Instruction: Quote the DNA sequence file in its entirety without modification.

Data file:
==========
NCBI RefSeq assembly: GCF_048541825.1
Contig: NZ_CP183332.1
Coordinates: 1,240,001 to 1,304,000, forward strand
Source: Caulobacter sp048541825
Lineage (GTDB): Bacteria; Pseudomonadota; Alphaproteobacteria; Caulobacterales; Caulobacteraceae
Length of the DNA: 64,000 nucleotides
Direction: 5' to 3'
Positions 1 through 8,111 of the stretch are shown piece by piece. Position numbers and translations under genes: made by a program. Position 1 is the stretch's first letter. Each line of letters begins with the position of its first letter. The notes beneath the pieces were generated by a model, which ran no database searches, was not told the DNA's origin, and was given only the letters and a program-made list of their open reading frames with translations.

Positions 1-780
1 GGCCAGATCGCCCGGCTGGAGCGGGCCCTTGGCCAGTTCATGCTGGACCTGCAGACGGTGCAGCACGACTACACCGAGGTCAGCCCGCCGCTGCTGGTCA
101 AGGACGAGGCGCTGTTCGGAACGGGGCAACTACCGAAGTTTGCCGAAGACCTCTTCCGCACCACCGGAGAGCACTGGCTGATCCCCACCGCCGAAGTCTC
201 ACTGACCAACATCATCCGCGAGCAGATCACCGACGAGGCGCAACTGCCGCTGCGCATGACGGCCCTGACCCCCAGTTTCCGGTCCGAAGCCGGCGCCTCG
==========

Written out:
NCBI RefSeq assembly: GCF_048541825.1
Contig: NZ_CP183332.1
Coordinates: 1,240,001 to 1,304,000, forward strand
Source: Caulobacter sp048541825
Lineage (GTDB): Bacteria; Pseudomonadota; Alphaproteobacteria; Caulobacterales; Caulobacteraceae
Length of the DNA: 64,000 nucleotides
Direction: 5' to 3'
Positions 1 through 8,111 of the stretch are shown piece by piece. Position numbers and translations under genes: made by a program. Position 1 is the stretch's first letter. Each line of letters begins with the position of its first letter. The notes beneath the pieces were generated by a model, which ran no database searches, was not told the DNA's origin, and was given only the letters and a program-made list of their open reading frames with translations.

Positions 1-780
1 GGCCAGATCGCCCGGCTGGAGCGGGCCCTTGGCCAGTTCATGCTGGACCTGCAGACGGTGCAGCACGACTACACCGAGGTCAGCCCGCCGCTGCTGGTCA
101 AGGACGAGGCGCTGTTCGGAACGGGGCAACTACCGAAGTTTGCCGAAGACCTCTTCCGCACCACCGGAGAGCACTGGCTGATCCCCACCGCCGAAGTCTC
201 ACTGACCAACATCATCCGCGAGCAGATCACCGACGAGGCGCAACTGCCGCTGCGCATGACGGCCCTGACCCCCAGTTTCCGGTCCGAAGCCGGCGCCTCG